U of T is elated to announce what they describe as a “Brain Regained” with the hiring of a new provost. But while praised for her work in equity and academic accomplishments in women’s studies, Shirley Neuman has a rocky past with students.
Neuman, professor of English and women’s studies and dean of the College of Literature, Science and Arts at the University of Michigan, has been named provost of the University of Toronto. She is originally from Alberta, and was Dean of Arts at the University of British Columbia. Birgeneau put forth a warm welcome in the Bulletin: “Shirley Neuman represents the ideal as an academic administrator. She is an accomplished academic continuing her scholarly work while providing exemplary leadership.”
Neuman implemented esteemed initiatives in the realm of equity. She expanded the Michigan college’s six-week comprehensive studies program, geared to applicants from poorer schools, and designated staff to oversee minority student recruitment programs. She also helped introduce women’s studies to the University of Alberta.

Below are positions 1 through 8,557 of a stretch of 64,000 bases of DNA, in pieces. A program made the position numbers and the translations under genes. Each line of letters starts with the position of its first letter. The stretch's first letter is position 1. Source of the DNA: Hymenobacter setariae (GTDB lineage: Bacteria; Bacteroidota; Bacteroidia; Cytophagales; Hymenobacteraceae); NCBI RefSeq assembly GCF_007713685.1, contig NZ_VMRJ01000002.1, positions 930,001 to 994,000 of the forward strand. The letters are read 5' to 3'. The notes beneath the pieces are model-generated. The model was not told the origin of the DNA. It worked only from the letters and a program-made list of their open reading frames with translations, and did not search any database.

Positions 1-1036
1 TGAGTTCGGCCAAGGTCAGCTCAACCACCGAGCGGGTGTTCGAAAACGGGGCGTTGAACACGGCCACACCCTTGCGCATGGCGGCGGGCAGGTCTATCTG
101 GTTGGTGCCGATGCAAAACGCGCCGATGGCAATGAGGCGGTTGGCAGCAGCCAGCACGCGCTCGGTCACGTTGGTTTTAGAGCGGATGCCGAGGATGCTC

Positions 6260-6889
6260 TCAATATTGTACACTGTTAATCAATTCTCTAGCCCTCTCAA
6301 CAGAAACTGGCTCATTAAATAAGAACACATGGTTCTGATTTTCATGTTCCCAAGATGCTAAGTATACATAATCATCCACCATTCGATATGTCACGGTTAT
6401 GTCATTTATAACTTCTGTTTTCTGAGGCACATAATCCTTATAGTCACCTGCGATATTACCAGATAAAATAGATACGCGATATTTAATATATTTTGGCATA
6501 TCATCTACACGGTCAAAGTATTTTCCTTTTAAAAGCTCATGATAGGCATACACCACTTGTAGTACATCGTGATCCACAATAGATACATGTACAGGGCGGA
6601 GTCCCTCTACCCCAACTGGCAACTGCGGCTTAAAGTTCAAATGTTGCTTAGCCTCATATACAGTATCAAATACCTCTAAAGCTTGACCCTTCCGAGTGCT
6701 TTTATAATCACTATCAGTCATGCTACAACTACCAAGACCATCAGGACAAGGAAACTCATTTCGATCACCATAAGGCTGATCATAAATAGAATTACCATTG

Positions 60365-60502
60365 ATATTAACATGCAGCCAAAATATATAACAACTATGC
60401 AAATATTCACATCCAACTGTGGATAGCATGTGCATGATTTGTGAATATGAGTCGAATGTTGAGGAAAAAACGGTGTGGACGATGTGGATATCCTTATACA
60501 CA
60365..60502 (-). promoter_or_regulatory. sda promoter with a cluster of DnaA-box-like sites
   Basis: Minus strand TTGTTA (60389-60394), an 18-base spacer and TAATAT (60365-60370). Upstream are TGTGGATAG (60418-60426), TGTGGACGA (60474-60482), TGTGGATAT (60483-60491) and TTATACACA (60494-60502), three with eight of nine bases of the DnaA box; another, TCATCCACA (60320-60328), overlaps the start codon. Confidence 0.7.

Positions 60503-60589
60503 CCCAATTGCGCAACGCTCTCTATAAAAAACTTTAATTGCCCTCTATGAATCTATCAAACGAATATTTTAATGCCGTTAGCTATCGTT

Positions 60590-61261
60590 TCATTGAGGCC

However, Michigan’s student newspaper reports on her less celebrated history.
“Neuman’s farewell is not a great loss for the University. Putting aside her reputation as chilly and unresponsive towards student interests, Neuman instituted several negative policy moves that have hurt undergraduate education at the University,” states an April 12, 2002 editorial. Neuman instituted a grades system into the Residential College at the College of Literature, Science and Arts which was unpopular with faculty and students. Also, in February of 2000 students held a three-day sit-in in her office to protest the university’s refusal to join the Worker’s Rights Consortium, an anti-sweatshop organization of students and national experts. Students’ Administrative Council president Alex Kerner hopes, nevertheless, that she will turn the university in a different direction from that of exiting provost Adel Sedra. Sedra was a part of the Robert Prichard administration that lobbied for deregulated tuition for professional programs, increased corporate presence on campus, and oversaw decisions around David Healy and Nancy Olivieri, high-profile academic freedom cases involving U of T, said Kerner. “His track record is not very impressive.”